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Nov 2007

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Cover Story

Just a decade ago, saving the environment and global warming were issues that few Americans worried about.


Just a decade ago, saving the environment and global warming were issues that few Americans worried about.

There was a time when guidance counselors helped students choose and apply to four or five colleges, after which they could count on at least two acceptances, ideally from a first-choice school and a backup. Now counselors encourage students to apply to more schools to increase their odds of getting into their top choice and more than 30 percent of students apply to seven or more colleges. Thus, developing a strategy for admissions these days seems more like hedging bets at a roulette table than simply picking a top choice and a backup.

As the magazine of education leadership for top-level decision makers in K12 education, District Administration reaches key executives in virtually every school district in the United States, including superintendents, business officers, technology managers, curriculum directors, library/media center directors and funding administrators. Certainly no one is better qualified to comment on current district spending than the readers of this magazine.

Metropolitan Nashville (Tenn.) Public Schools is one of the largest urban districts in the country, covering 525 square miles of Davidson County and including 75,000 students and more than 9,000 staff members. The district has maintained its Web site since 1997.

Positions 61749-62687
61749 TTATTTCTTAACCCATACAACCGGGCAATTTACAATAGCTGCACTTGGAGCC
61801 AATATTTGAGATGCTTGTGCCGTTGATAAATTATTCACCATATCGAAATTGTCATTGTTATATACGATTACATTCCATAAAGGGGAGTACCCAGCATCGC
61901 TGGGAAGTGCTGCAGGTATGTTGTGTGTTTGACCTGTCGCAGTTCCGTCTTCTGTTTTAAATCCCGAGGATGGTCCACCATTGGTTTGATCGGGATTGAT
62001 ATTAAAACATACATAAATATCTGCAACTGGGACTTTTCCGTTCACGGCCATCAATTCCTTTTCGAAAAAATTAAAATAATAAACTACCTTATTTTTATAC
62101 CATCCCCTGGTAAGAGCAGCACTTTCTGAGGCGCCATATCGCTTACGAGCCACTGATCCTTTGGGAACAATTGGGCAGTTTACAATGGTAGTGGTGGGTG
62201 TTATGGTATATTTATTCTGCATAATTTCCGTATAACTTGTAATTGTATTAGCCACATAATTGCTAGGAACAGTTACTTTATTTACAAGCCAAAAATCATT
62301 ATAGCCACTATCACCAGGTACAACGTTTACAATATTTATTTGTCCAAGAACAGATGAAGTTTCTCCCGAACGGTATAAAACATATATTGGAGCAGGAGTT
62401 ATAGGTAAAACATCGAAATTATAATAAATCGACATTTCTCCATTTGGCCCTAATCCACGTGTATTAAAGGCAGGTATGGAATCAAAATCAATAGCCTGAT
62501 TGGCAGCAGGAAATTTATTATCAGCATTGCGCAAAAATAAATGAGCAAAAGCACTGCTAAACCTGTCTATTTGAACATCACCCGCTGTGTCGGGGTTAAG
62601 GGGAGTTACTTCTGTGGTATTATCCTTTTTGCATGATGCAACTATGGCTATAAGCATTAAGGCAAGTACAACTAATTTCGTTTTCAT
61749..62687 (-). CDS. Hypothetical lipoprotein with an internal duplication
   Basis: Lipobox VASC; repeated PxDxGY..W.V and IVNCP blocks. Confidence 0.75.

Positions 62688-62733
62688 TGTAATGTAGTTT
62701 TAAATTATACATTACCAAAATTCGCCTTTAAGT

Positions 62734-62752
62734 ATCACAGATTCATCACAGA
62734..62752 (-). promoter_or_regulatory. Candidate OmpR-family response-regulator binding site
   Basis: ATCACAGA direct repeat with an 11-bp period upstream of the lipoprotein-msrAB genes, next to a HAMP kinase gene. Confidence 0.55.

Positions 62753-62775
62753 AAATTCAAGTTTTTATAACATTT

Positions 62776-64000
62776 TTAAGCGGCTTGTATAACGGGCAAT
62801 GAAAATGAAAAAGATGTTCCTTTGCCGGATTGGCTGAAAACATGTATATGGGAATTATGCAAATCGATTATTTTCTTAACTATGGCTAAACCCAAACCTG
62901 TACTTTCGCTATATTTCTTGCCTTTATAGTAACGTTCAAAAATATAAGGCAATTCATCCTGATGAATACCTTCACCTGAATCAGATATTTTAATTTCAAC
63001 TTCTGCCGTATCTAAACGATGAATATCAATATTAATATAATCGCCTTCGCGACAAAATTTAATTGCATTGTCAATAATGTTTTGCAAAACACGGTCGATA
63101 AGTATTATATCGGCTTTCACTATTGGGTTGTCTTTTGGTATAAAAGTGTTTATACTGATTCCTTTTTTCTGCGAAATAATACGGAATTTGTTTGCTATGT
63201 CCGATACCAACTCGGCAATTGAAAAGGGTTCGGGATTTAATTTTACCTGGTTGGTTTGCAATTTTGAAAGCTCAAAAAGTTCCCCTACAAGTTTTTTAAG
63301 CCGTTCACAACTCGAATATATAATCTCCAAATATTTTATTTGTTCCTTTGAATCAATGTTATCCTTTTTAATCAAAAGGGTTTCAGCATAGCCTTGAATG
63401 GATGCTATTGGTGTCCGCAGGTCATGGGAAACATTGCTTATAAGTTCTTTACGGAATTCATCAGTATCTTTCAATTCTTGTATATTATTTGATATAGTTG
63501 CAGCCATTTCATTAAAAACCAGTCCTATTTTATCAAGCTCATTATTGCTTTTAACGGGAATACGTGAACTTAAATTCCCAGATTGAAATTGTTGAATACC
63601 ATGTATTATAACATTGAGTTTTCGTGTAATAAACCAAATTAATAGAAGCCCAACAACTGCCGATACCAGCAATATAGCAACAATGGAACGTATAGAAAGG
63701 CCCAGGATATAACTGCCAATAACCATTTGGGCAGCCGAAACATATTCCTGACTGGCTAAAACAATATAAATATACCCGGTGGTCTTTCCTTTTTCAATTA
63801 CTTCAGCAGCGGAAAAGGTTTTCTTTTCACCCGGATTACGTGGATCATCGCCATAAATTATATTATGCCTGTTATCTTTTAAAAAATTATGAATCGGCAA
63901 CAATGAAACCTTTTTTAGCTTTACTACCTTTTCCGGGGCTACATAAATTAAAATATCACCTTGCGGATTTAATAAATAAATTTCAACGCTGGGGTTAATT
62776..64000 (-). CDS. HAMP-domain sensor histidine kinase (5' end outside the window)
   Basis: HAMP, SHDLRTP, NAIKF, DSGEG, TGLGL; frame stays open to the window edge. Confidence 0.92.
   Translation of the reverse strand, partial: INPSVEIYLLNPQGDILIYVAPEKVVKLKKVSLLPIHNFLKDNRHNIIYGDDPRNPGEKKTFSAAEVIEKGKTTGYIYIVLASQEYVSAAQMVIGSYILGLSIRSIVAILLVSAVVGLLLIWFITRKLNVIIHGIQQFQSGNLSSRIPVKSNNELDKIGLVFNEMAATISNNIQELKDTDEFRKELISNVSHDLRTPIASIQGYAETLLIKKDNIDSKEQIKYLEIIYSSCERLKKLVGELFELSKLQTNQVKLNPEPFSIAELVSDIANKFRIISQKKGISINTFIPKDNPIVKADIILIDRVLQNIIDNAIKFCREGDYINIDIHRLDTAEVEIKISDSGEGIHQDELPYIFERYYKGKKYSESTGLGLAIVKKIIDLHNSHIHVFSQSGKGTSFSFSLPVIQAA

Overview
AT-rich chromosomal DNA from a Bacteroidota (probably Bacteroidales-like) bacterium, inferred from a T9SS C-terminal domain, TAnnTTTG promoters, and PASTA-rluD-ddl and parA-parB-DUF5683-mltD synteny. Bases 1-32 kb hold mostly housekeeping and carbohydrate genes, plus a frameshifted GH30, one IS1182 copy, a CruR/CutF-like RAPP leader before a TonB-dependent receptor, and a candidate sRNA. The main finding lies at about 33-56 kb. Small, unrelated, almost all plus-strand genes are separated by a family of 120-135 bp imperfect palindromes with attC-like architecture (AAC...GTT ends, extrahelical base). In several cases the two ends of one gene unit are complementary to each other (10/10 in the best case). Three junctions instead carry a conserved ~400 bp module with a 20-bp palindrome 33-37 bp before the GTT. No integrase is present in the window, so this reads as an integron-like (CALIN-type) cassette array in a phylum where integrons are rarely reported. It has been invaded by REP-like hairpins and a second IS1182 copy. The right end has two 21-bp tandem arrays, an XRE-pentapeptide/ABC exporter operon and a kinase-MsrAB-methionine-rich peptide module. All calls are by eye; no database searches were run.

So here is the latest news about the Web for school leaders: it's not as scary for kids as it has been made out to be, your students are already using social networking tools extensively to discuss schoolwork, and, believe it or not, your parents support more use of social Web tools in schools.


New York City Schools Receives Prestigious Broad Prize

Some might consider making marked reforms to a school district of 1,450 schools and over a million students an unachievable task, but the Broad Foundation believes New York City is doing just that.

New Law Limits Out-Of-School Suspensions

In an effort to keep more of the most troubled students in school, the Connecticut General Assembly recently approved a law that would limit the ability of administrators to suspend students from school for infractions.